It’s that time of year where ESPN put out their NBA top 100 players list, and one thing stood out to me in particular. Indiana native Gary Harris was ranked only 90th in the NBA and some of the players that are ranked ahead of him for the upcoming season is absurd. Before I get into my issues with the list, it’s important to understand how good of a player Harris is for the Denver Nuggets.
It is worth noting that Sports Illustrated ranked Gary Harris as the 57th best NBA player in their Top 100 NBA Players of 2018 and I find that ranking to be far more appropriate for him. Also, I do feel that you could even take it a step further and argue that he will be a top 50 NBA player next season because the volume of his offensive impact should only grow. It would also be hard for Harris to get worse on defense too and any growth only helps.
Last season, he averaged 14.9 points, 3.1 assists, 2.9 assists, 1.2 steals, 0.1 blocks, and 1.3 turnovers. Where his production gets truly impressive is when you take a look at his efficiency even at a basic level. He had a 50.2% field goal percentage, a 42% 3-point percentage, and a 77.6% free throw percentage, which translated to a 61.1% true shooting percentage.
For reference, Harris was the only player in the NBA to average at least 14 points per game while shooting at least 50% from the field and 40% on 3-pointers. He is already producing a solid volume of scoring with supreme efficiency, and it doesn’t take high-tech stats to figure it out. Also, I can’t help but include that he was only 23-years-old last season.
Now, when you take a look at his offensive data from Synergy Sports, it only amplifies how impressive Harris’s efficiency was last season. Regarding overall offense, he had excellent (1.103 PPP, 94th percentile) production. When you factor in his possessions plus assists, he still had excellent (1.344 PPP, 91st percentile) results.
His offensive skill-set has the makings of what you should want in a young scorer because he thrives in the most efficient forms of scoring and does them with great frequency. Harris is an excellent (1.209 PPP, 92nd percentile) spot up scorer and an excellent (1.375 PPP, 92nd percentile) transition threat, both of which were his two most frequent play types and they accounted for 43.5% of his offensive possessions.
It’s also worth noting; Harris had very good (1.394 PPP, 77th percentile) on cuts and good (0.951 PPP, 54th percentile) results on off screen plays too. Those two sequences accounted for 20.1% of his offensive possessions, and that is quite impressive for such a young guard when considering how potent of a spot up and transition threat he already is.
Harris will turn 24-years-old next season, and he is already a good (0.811 PPP, 54th percentile) pick-and-roll ball handler and average (0.773 PPP, 39th percentile) isolation scorer. While those numbers may not be overly impressive, they are sufficient foundations for him to put together a truly impressive overall offensive package one day as a focal point considering how he is already so useful as an off-ball threat.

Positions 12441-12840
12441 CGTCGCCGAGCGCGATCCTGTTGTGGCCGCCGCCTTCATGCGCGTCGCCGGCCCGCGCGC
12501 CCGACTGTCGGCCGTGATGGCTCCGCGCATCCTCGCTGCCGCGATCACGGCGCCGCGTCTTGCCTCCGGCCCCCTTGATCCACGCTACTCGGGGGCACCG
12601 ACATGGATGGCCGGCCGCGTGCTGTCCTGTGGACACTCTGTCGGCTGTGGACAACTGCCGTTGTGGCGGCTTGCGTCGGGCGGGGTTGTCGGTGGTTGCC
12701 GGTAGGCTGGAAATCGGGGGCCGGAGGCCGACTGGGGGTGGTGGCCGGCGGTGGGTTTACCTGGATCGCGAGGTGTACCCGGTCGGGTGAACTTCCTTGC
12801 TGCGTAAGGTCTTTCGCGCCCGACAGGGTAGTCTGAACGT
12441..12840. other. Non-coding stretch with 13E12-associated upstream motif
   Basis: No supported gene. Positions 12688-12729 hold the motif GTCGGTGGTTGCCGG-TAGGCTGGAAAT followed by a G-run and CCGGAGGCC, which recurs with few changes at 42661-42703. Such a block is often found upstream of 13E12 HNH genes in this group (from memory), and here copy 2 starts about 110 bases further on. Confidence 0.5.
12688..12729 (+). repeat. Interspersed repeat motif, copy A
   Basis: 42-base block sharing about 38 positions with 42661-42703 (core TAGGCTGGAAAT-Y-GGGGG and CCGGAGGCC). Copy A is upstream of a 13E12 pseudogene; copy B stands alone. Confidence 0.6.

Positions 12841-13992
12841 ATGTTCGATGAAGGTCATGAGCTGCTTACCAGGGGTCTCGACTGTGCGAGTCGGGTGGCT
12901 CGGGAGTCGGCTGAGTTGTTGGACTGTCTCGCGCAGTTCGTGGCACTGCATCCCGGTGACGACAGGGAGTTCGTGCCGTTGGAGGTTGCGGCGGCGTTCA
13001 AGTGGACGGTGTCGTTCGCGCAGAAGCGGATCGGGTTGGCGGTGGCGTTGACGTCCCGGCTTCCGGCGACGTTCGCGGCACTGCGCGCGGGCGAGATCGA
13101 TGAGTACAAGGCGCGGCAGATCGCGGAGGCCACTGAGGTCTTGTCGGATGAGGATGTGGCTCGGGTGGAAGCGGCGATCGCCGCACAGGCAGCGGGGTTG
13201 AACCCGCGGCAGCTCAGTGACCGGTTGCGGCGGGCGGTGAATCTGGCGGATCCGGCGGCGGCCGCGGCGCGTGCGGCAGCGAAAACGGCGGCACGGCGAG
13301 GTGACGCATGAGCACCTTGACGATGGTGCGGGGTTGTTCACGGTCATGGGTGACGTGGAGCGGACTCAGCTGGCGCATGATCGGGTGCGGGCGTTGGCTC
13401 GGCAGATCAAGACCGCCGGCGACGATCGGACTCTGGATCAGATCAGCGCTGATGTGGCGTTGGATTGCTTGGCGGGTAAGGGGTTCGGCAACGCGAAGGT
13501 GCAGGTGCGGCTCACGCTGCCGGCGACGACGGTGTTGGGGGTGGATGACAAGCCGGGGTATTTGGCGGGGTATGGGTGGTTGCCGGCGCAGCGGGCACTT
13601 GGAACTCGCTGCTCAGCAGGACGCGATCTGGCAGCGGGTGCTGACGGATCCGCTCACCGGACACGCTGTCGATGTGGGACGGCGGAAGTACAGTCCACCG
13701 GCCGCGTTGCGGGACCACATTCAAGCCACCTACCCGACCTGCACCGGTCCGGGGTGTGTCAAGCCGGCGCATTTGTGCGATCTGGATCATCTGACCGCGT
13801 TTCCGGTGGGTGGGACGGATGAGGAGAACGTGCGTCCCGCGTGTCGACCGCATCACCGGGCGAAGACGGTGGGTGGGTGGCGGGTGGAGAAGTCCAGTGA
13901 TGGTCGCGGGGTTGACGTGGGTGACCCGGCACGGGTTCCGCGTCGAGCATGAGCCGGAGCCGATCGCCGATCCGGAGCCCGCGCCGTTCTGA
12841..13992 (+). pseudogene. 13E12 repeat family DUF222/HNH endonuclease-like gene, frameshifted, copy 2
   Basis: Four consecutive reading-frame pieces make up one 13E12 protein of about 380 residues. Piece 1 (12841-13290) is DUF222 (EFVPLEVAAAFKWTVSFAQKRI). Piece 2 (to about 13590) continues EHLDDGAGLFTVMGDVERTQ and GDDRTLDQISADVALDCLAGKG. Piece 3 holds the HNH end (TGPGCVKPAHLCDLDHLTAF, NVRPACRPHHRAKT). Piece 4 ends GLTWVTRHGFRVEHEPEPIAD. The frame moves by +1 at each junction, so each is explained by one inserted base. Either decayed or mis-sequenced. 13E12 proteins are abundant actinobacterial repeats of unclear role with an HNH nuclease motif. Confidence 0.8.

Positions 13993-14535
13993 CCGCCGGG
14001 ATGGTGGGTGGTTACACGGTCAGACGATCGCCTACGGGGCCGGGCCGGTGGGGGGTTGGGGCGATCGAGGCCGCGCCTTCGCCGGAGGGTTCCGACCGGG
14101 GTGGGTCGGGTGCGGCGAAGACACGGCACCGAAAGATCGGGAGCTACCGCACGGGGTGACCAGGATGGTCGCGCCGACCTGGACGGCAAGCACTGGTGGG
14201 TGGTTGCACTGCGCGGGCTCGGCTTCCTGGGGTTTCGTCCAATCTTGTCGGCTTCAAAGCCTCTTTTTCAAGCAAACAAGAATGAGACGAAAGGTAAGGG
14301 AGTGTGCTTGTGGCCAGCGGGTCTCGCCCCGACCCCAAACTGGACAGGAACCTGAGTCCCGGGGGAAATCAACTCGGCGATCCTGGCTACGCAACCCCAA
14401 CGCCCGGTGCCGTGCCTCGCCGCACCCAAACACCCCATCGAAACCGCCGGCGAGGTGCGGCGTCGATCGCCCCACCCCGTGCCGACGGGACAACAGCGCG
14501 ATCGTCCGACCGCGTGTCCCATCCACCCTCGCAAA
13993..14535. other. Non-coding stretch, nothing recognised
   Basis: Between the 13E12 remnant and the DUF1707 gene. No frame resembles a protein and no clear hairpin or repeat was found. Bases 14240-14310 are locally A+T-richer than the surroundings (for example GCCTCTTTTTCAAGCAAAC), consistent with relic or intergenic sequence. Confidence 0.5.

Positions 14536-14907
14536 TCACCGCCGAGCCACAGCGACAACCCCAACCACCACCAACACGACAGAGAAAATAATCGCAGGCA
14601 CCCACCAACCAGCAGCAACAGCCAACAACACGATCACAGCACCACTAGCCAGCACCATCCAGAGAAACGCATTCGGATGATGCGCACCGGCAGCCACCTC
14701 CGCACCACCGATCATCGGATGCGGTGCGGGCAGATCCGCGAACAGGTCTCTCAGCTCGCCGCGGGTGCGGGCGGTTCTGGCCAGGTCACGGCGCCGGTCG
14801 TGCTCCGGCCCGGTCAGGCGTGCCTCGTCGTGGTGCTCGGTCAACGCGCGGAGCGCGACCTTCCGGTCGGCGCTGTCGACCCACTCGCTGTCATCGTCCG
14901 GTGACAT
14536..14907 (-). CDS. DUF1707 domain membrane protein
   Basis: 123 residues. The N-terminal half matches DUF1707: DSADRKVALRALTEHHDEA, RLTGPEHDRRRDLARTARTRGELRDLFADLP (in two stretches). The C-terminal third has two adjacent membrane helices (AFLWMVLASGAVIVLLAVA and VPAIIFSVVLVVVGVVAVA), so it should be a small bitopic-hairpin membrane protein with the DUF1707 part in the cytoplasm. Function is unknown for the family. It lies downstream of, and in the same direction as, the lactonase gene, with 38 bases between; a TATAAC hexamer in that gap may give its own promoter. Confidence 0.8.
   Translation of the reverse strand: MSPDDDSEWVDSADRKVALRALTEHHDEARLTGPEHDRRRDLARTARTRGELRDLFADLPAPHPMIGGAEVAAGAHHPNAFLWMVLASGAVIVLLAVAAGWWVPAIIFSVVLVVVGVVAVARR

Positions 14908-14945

It’s difficult to envision Harris not receiving a bump in his usage rate from the 18.4% that he had last season. While he hasn’t been a frequent dynamic playmaker so far in his career, it’s likely that he will see a decent increase in his role as a creator on offense and that should only help him score more points and dish out more assists, which should, in turn, help his ranking.
Another area that he should look to improve is on handoff plays. His production was below average (0.773 PPP, 30th percentile) last season and these sequences happened 14.3% of the time that he was on offense, which was his third most frequent play type. Of course, no player is perfect, and he still has a lot of time to grow this area of his game, but even with his weakness, he was still in the 93rd percentile in overall offensive efficiency.
While his direct playmaking skills are still developing, he is a truly proficient complementary offensive player, and his playmaking abilities are already at a good level. Also, he is in an offensive system that brings out the best of his abilities while also playing alongside a guy like Nikola Jokic who is a perfect fit for him. That isn’t an indictment on Harris at all, that is just more reason for analysts to be high on him as a player.
While I understand that his defensive data isn’t good, his overall offensive production should certainly give him somewhat of a pass. For reference, his overall defensive efficiency on his Synergy Sports profile was below average (0.995 PPP, 15th percentile), so it’s certainly an area that could use improvement. It doesn’t help that he played on a roster full of blatantly bad defenders last year either.
This isn’t the first time that ESPN has vastly underrated Gary Harris. Last year, they ranked him as the 177th best player in the league, which ultimately turned out to be incredibly wrong. While most players would probably be happy to move up by 87 in their placement, Harris shouldn’t be at all. He already has the makings of a highly impactful offensive player as a 23-year-old in a perfectly fitting high-octane system.